ATP and WTA Revenue Reveals Huge Differences Between Player Earnings

ATP and WTA Revenue Reveals Huge Differences Between Player Earnings

by Alex Waite

Last updated

As the debate around prize fund gaps between ATP & WTA events continues into 2023, official figures suggest the inequality in numbers is set to continue.

For the 2021 season, as reported by ProPublica, the ATP took a record $176.8 million in revenue, while the WTA only saw an income of $87.8 million. In addition, the men's income has continued to rise steadily since 2012, but revenue on the WTA tour has declined steeply after reaching a record level of $109.7 million in 2019.

The impact of Covid-19 can be considered as a factor in the decline of annual income for the WTA in recent years. However, question marks remain over the huge difference in revenue when compared to the record-high sums achieved by the ATP from sponsorship, licencing fees and income from event finals.

A closer examination of the prize money differences between ATP and WTA events at different levels also highlights the vast gap in earnings between male and female players despite the revenues not differing as much as the prize money totals.

For instance, the prize money at the majority of ATP 250 events is around $642,735, which is nearly three times the number for the parallel WTA competition where the prize money usually totals $259,303.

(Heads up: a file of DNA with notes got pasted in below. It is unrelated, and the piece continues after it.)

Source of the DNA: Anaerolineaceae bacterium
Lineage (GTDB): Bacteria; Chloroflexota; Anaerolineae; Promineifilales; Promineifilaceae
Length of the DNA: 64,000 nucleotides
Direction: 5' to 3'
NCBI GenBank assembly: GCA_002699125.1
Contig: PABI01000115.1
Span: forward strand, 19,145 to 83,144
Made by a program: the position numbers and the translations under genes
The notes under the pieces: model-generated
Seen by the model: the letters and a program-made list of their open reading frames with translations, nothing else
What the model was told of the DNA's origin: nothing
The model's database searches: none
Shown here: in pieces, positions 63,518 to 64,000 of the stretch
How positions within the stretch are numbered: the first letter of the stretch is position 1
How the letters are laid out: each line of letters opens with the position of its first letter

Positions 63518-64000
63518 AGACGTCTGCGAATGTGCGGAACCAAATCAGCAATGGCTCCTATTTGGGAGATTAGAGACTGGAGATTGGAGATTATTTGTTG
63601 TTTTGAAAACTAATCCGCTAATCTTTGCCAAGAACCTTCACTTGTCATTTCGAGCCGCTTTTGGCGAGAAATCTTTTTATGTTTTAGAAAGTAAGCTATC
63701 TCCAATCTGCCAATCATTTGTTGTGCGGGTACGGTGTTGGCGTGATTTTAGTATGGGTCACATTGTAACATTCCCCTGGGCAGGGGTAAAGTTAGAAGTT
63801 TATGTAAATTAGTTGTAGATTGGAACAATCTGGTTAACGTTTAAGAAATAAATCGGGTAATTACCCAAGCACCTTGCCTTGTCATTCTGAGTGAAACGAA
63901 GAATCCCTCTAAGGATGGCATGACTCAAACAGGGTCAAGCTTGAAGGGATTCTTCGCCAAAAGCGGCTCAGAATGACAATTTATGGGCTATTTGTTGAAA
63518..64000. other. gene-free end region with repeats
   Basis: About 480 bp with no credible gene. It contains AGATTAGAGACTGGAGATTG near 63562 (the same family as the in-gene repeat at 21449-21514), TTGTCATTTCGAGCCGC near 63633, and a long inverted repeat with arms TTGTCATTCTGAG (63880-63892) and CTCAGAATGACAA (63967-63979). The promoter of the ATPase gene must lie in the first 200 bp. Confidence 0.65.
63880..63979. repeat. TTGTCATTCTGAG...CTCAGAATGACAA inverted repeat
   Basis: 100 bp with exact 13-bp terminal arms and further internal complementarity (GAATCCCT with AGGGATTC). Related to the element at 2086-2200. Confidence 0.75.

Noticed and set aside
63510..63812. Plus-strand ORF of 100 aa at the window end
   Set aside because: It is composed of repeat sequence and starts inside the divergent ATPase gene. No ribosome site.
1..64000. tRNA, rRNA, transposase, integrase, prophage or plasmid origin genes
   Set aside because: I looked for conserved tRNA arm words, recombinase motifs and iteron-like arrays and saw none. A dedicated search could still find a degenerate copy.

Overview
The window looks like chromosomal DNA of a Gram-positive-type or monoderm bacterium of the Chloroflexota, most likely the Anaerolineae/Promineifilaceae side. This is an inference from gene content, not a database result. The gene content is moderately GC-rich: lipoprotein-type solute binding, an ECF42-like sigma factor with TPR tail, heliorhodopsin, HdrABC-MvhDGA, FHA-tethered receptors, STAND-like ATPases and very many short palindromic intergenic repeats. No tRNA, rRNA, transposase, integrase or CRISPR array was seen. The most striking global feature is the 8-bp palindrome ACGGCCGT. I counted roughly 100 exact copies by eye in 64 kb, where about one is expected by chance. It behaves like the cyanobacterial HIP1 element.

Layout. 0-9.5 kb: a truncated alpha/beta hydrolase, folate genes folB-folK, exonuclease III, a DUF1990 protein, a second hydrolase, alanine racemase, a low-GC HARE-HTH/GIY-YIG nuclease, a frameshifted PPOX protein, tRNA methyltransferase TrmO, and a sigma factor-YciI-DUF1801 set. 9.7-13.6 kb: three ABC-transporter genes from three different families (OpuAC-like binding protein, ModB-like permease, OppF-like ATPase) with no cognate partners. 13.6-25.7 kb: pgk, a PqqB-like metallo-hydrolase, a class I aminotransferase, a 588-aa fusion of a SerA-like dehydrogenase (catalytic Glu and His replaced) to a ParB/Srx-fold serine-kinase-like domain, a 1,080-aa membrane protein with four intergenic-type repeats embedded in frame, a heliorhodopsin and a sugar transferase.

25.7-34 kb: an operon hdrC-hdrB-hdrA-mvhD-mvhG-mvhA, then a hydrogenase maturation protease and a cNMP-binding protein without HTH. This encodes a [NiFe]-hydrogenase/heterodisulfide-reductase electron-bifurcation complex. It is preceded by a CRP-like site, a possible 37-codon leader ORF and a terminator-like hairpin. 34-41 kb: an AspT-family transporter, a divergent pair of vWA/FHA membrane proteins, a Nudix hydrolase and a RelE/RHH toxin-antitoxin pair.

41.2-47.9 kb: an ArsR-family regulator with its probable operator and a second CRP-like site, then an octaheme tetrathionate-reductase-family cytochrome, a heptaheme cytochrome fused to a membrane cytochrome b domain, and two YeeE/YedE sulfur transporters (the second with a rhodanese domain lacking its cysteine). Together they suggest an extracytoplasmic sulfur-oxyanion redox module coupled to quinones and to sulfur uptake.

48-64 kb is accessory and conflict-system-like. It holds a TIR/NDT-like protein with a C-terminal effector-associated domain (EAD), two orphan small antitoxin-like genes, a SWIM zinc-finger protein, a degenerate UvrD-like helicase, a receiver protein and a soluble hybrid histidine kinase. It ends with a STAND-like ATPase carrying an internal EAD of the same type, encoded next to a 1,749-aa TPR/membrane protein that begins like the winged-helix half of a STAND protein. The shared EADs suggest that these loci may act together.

Even more stark are the financial figures for higher-points competitions. In particular, the men's prize fund at the 2023 Dubai Championships, an ATP 500 event, was nearly $3 million, whereas the women's pay from the WTA 500 Charleston Open was just $780,637.

The same theme was noticeable in 2022 and the Financial Times revealed that men's players were roughly earning 75% more compared to female players, excluding the Grand Slams, which pay equal prize money. Moreover, the 2022 prize money was particularly significant because it highlighted the biggest between male and female prize money since 2001.

Although the tennis majors have led the way for equality in prize money in recent years, it remains to be seen whether the other ATP and WTA tour events will catch up anytime soon. If the current trend continues, the growing gap between male and female prize money will become wider before any parity is achieved.


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